Playing video games could improve reading skills, according to a new Canadian study.
Shaylyn Kress, a University of Saskatchewan (U of S) psychology graduate student, led a research team to investigate how gaming might affect reading. As part of this study, the team analyzed the most popular types of games and looked at each one to determine the number of objects that players had to react to. These were judged based on their placement: peripherally (the side, bottom or top of the screen) versus the middle of the screen.
From there, participants of varying levels of experience playing games were instructed to read flashing words in one of eight possible places on the screen. These were a mix of well-known, simple words and fake words that needed to be sounded out to read.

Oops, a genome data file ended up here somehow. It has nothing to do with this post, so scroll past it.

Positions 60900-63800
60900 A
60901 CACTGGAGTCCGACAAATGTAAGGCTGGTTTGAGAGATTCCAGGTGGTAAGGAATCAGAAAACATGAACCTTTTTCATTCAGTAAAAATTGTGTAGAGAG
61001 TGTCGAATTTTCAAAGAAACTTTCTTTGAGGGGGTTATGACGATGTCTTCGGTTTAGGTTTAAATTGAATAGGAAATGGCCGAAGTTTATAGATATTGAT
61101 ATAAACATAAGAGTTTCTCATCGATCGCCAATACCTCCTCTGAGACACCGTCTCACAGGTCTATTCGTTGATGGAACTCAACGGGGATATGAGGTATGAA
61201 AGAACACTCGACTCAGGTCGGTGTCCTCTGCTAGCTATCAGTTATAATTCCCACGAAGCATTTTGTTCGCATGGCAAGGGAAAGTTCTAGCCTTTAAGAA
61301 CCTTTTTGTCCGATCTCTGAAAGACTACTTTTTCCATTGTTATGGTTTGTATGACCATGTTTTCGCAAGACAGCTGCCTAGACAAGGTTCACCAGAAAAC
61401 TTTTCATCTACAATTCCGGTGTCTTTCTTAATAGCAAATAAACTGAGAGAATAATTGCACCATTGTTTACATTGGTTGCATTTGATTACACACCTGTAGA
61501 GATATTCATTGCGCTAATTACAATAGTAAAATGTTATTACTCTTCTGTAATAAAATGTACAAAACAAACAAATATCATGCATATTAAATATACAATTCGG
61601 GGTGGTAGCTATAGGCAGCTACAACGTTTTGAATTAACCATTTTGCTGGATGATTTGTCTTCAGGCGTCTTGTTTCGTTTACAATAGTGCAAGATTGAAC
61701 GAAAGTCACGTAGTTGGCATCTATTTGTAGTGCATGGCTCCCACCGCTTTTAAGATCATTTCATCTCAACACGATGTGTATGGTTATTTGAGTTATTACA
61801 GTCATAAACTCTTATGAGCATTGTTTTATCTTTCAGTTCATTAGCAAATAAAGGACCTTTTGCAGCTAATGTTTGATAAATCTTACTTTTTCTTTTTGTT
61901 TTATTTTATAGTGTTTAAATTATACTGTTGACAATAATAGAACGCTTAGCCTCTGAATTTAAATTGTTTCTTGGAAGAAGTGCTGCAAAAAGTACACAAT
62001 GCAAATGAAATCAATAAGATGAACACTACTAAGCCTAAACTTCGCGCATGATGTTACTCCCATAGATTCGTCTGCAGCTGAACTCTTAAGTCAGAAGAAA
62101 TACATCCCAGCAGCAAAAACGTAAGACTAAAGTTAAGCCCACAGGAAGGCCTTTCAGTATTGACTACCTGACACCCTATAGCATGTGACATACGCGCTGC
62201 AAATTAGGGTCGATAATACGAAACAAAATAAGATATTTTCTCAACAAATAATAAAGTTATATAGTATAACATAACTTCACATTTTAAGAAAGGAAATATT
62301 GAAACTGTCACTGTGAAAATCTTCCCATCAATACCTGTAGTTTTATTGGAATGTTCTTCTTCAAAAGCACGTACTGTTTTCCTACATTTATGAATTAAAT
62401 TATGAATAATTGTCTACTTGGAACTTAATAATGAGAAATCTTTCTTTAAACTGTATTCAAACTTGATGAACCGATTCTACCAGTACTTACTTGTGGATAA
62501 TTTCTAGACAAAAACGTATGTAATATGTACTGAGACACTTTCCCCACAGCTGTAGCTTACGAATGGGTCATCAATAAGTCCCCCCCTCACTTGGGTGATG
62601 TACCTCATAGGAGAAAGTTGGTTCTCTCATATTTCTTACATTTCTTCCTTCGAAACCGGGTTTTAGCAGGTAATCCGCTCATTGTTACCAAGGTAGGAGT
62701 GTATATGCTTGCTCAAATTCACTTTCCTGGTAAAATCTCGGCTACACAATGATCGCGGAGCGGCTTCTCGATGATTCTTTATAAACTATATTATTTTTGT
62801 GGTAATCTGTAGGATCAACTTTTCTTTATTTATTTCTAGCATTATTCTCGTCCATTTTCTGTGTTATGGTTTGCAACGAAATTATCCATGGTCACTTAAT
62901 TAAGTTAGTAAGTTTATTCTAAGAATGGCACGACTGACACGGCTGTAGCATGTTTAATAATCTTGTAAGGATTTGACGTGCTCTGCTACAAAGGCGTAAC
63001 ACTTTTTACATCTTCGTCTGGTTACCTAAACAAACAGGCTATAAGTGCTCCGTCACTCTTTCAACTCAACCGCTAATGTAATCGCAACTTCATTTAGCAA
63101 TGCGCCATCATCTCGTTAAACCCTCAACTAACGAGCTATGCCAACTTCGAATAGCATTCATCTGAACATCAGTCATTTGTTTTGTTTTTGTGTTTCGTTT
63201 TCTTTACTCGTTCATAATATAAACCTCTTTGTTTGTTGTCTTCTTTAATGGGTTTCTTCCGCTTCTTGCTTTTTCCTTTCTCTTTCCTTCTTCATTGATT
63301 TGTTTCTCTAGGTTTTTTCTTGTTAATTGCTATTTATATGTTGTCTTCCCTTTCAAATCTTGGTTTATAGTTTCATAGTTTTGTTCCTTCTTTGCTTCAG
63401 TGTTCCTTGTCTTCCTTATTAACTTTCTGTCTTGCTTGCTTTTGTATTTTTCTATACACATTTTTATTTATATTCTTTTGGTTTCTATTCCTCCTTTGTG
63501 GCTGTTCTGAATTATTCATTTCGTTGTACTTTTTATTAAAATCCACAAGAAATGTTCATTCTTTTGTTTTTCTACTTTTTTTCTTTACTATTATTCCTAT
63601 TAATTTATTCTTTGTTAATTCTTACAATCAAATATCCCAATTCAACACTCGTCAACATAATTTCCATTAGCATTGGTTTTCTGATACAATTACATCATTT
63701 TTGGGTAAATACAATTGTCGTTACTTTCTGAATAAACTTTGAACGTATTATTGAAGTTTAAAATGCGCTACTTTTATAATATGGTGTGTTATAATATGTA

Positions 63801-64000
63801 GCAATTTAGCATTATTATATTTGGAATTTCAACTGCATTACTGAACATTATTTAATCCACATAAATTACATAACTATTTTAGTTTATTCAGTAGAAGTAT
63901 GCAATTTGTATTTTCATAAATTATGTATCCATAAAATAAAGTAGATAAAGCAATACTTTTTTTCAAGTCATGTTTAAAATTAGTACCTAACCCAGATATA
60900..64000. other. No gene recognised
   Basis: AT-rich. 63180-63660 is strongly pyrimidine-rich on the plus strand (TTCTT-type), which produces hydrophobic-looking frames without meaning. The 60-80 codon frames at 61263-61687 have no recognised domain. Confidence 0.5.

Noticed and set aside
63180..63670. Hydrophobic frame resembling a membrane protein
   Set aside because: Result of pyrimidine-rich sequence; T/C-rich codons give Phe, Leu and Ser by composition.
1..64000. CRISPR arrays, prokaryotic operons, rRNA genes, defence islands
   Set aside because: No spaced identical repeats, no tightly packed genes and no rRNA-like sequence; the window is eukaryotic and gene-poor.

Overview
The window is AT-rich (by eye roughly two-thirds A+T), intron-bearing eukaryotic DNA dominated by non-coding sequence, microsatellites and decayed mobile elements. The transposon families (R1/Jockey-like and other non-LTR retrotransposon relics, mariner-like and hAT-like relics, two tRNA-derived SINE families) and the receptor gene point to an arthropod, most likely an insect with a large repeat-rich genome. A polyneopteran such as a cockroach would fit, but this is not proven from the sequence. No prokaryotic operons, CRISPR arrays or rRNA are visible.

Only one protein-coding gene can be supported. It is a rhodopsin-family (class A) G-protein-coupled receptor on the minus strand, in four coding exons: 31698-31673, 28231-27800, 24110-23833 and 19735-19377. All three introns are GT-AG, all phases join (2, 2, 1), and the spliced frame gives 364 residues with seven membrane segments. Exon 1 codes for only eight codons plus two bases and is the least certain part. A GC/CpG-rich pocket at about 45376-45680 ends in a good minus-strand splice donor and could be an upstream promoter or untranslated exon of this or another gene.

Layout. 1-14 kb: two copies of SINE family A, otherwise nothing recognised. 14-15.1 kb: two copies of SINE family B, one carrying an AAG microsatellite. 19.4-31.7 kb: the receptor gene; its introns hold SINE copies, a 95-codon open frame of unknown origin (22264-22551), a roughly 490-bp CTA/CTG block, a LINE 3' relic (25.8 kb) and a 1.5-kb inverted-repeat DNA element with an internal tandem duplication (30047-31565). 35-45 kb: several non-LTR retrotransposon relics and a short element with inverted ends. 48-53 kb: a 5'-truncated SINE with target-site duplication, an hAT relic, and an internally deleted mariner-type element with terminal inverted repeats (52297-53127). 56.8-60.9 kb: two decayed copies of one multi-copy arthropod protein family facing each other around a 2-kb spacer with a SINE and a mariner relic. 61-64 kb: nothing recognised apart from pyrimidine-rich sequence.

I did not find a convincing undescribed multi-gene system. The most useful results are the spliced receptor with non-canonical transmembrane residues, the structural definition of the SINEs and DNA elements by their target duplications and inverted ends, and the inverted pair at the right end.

Ultimately, the study found that the more successful participants were those who played more games. The reasoning, per the research team, is that exposure to peripheral demands seems to exercise visual attention systems in the brain that are needed for reading skills.
Speaking to Saskatoon’s StarPhoenix, Kress added that, per the findings, participants with more gaming experience may be able to read known words and sound out new words more quickly than those who don’t often play.
Of course, one research team’s findings don’t immediately prove that gaming can benefit reading, but it’s an interesting case study nonetheless. Given that the overwhelming majority of kids play games (89 percent of those aged 6-17, per the Entertainment Software Association of Canada), it would certainly be good if the medium improved reading skills.
Image credit: 2K
Via: The StarPhoenix